1 good handful chickweed (I often substitute it with either curly parsley, wild dandelion leaves or wild watercress)

How to Make It
Steam the washed potatoes in their skin for around 30 minutes until they are entirely soft inside. Peel the skin off the hot potatoes and allow them to cool just a little bit before you slice them. Boil the eggs for 8 minutes and peel them as well. Cut the eggs to wedges. Dice the onion and braise it in olive oil. Add the oil and the onions while still hot to the potatoes. Bring the vinegar, vegetable stock and honey to a boil, stir in the mustard and season with salt and pepper. Gently mix the potatoes with the hot mustard stock. Check the seasoning again, it could be you need to add a little bit more salt or vinegar. Add the eggs and arrange on plates. Garnish generously with the picked and washed chickweed and serve the salad immediately.

Chef Gabi’s Tip
To make a good potato salad is a science. Not really difficult, but a few things are vital to achieve the best result. First: Use salad potatoes. They are totally different to those used for mashed potatoes for example and most important, they don’t fall apart when mixed with the dressing but absorb the delicious liquid. Second: Use warm potatoes, not chilled ones. And use a hot dressing. So they can absorb flavors much better. Third: The Bavarian potato salad has an oily and a watery part in the dressing. Add the oil first to the potatoes and then the vinegar part. So you get the desired shiny and succulent texture. And last: Serve it at room temperature. There is not much worse than fridge cold potato salad.

Enjoy my Bavarian comfort food and don’t forget to check your garden for edible weeds!

After Eight, deconstructed

Chocolate and Mint – this is not new. It is a culinary classic. However, I just love that flavor combination of smooth darkness (chocolate) and bright freshness (mint) in this dessert. This is for mint lovers. And for chocolate fans. Or both.
We made it yesterday, at the end of a sunny summer day and it was just the perfect finish of a dinner. Simple, but surprisingly good! Instructions: You have to take a spoon ful of the mousse, followed by a sip of the mint shooter, and so on….
Get the lemonade recipe here.
The mousse is melted dark chocolate (sugar free, honey sweetened), stirred hot into a mix of whipped cream, sour cream, crème fraîche, honey and a little bit of organic orange zest. Grated chocolate sprinkled on the surface once the mousse is plated in portion glasses, and garnished with the true dark peppermint. The mousse can be prepared in advance, the lemonade is best à l a minute, as we call it.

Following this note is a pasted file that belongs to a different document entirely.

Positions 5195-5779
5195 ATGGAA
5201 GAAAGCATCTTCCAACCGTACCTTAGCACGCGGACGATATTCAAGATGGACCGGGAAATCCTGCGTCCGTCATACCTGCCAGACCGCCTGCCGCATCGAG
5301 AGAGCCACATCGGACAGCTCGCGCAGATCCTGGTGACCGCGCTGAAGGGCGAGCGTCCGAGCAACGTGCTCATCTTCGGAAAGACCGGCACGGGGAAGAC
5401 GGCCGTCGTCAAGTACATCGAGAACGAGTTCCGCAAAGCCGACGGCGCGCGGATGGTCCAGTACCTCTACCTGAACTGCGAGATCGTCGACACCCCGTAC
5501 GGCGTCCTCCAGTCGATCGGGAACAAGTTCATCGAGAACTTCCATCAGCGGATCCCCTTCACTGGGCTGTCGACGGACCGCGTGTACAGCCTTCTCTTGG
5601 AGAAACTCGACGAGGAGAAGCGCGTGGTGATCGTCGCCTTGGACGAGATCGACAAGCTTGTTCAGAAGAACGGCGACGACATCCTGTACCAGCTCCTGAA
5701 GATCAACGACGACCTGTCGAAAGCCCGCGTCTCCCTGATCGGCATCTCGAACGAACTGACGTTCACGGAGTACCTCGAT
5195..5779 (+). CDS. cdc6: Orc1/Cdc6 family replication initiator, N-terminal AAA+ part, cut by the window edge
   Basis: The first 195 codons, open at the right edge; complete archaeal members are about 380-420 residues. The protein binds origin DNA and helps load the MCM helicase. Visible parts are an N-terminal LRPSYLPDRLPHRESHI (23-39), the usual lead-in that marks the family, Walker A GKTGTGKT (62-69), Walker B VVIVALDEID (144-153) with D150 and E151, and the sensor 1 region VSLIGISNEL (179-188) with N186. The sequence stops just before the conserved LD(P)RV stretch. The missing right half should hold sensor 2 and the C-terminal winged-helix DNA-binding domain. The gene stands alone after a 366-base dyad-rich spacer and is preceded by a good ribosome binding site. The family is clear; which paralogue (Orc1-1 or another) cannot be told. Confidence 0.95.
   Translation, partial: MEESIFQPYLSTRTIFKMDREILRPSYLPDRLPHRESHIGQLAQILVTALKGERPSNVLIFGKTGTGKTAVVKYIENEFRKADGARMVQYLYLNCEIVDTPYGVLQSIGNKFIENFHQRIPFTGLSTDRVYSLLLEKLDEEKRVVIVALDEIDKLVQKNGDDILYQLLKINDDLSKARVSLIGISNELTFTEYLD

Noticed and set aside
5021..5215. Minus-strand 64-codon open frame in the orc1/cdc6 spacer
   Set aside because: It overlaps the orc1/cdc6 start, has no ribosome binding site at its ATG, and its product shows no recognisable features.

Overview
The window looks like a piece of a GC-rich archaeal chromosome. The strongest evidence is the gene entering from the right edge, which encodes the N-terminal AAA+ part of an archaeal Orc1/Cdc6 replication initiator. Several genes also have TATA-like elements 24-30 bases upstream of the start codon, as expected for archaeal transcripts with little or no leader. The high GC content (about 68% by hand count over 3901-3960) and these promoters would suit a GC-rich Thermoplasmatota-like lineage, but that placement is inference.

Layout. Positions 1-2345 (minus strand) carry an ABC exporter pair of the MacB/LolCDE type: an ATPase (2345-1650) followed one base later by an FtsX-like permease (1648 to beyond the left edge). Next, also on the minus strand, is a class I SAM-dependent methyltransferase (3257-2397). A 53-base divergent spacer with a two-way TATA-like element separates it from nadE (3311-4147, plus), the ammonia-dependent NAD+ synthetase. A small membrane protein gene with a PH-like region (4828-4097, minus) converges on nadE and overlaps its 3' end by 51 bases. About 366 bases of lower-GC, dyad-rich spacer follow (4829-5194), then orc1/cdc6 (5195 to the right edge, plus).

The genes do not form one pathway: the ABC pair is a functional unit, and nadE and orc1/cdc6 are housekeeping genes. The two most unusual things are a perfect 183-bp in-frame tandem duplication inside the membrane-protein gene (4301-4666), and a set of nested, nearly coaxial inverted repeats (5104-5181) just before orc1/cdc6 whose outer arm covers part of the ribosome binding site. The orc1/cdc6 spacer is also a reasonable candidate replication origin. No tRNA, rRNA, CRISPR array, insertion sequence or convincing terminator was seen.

Chocolate Mousse and Mint Lemonade

Have a lovely day and stay refreshed in summer.

A Smart Gardener Cooks with Weeds

Bad weeds grow tall. Everyone owning and maintaining a garden knows what this means. Painfully. Apart from gardening in Dubai, there is a lot less weeds around thanks to hot climate. I have never seen the below described weed there. Lucky me! But anywhere else there is a constant fight against the ever growing weeds hiding between the beautiful flowers and plants we want to spread their leaves. Weeds just mingle and try to match as long as they are young. Later they take over your garden. This can happen before you know it. And then it becomes a big task to eliminate them. But necessary, if you wish your wanted plants to have space to breathe. I am sometimes undecided about so called weeds. They can be a delicious asset to the kitchen. Sometimes at least.
Gardeners for sure know ground-elder. It belongs to the carrot family and is named the worst weed ever for a garden.
BUT: It is edible! Ah, great idea: The smart gardener cooks with weeds. Organic weed management, ha!
Let’s eliminate it by heavy use in the kitchen then…I thought and yes, this works if you manage to use it often enough. Here is one recipe I like, with crispy fried ground-elder leaves. Fried their taste is really lovely. The raw leaves can be eaten in salads as long as they are young and tender. They have an earthy taste, matching well with anything of sweeter taste like sweet potatoes, carrots and pumpkin for example.